Published on November 30, 2014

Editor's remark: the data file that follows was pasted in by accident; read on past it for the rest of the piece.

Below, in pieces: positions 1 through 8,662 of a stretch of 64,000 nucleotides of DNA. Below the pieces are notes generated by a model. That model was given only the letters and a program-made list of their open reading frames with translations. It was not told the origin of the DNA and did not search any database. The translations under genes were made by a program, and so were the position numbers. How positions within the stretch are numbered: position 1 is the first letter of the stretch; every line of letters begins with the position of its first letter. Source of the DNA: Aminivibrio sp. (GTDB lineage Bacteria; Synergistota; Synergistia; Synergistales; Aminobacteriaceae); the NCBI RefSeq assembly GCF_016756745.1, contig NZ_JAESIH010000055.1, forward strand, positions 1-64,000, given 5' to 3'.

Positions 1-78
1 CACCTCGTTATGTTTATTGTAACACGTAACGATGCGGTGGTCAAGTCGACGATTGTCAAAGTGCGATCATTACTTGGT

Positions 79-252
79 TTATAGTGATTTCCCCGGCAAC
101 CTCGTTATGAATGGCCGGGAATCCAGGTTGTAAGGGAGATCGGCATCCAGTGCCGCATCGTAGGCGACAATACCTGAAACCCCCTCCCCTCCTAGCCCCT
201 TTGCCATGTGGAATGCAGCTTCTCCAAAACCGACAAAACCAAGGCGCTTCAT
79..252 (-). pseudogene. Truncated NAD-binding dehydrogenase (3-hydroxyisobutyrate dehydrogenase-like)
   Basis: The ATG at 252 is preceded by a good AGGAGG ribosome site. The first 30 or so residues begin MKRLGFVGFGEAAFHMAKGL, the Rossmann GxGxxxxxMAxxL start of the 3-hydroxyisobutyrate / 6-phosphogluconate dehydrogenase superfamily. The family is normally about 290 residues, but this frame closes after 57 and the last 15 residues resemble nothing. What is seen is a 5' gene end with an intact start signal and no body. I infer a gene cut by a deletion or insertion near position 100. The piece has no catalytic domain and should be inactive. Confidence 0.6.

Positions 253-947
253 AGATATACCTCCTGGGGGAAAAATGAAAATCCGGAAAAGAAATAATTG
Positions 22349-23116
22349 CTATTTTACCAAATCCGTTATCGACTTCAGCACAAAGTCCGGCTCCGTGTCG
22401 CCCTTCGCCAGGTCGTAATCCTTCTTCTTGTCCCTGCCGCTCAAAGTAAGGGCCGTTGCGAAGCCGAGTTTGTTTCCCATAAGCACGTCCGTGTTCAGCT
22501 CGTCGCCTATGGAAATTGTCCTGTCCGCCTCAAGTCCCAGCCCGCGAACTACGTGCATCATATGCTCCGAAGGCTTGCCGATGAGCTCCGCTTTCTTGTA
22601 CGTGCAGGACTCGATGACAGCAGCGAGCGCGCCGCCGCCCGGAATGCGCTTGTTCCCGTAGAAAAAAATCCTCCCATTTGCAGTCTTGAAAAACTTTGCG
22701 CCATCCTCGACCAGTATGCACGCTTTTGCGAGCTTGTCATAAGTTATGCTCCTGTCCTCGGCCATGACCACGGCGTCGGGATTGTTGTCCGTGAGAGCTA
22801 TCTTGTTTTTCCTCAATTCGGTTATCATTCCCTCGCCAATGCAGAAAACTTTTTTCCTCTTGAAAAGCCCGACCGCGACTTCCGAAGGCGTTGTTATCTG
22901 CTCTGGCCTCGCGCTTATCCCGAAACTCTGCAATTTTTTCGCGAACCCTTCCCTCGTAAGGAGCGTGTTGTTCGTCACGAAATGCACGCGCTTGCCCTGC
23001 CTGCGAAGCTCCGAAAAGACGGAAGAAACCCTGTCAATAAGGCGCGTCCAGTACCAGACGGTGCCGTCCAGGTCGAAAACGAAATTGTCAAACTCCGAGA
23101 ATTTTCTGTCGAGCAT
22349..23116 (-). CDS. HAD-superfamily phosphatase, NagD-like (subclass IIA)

In international taxation, indirect taxes on consumption are governed by a fundamental principle: that of taxation in the country of destination. In other words, taxes are charged in the country in which the goods and services are consumed. This principle is in particular implemented by allowing goods to be exported exempt from tax but taxed instead when they are imported. Value-added tax (VAT) is Europe’s longest-standing consumption tax. In 1967 the commitment was made to establish a definitive VAT system operating within the European Union (EU) in the same way as it would within a single country 1 . The need to abolish physical borders between Member States by the end of 1992 made it necessary to reconsider the way in which trade in goods was taxed in the EU. The goal was that goods would be taxed in the country of origin, so that the same conditions that apply to domestic trade would apply to trade within the EU, perfectly reflecting the idea of a genuine internal market. Since the political and technical conditions were not ripe for such a system, transitional VAT arrangements were adopted. These arrangements split the cross-border movement of goods into two different transactions: an exempt intra-EU supply and an intra-EU acquisition taxed in the country of destination. These rules were regarded as temporary and are not without drawbacks: for instance, allowing goods to be bought free of VAT increases the opportunity for fraud, while the inherent complexity of the system is not conducive to cross-border trade. However, these ‘transitional arrangements’ are still in operation more than 20 years after their adoption. After a broad public debate launched with a consultation on the Green Paper on the future of VAT , 2 on 6 December 2011 the Commission adopted the communication On the future of VAT — Towards a simpler, more robust and efficient VAT system tailored to the single market . 3 The consultation confirmed that many businesses consider that the complexity, additional compliance costs and legal uncertainty of the VAT system often prevent them from engaging in cross-border activities and reaping the benefits of the single market. It also provided an opportunity to examine whether the commitment made in 1967 was still relevant. Discussions with Member States confirmed that the objective was still politically unachievable, and this was confirmed by the Council in May 2012. 4 The European Parliament 5 and other stakeholders such as business, tax practitioners and academics, also recognised the deadlock and therefore favoured a new system based on taxation at destination as a realistic solution. 1 First Council Directive 67/227/EEC of 11 April 1967 on the harmonisation of legislation of Member States concerning turnover taxes, Second Council Directive 67/228/EEC of 11 April 1967 on the harmonisation of legislation of Member States concerning turnover taxes — Structure and procedures for application of the common system of value added tax. 2 COM(2010) 695, Commission Staff Working Document, SEC(2010) 1455, 1.12.2010. 3 COM(2011) 851, 6.12.2011. 4 5 Resolution of 13 October 2011, P7_TA(2011)0436.

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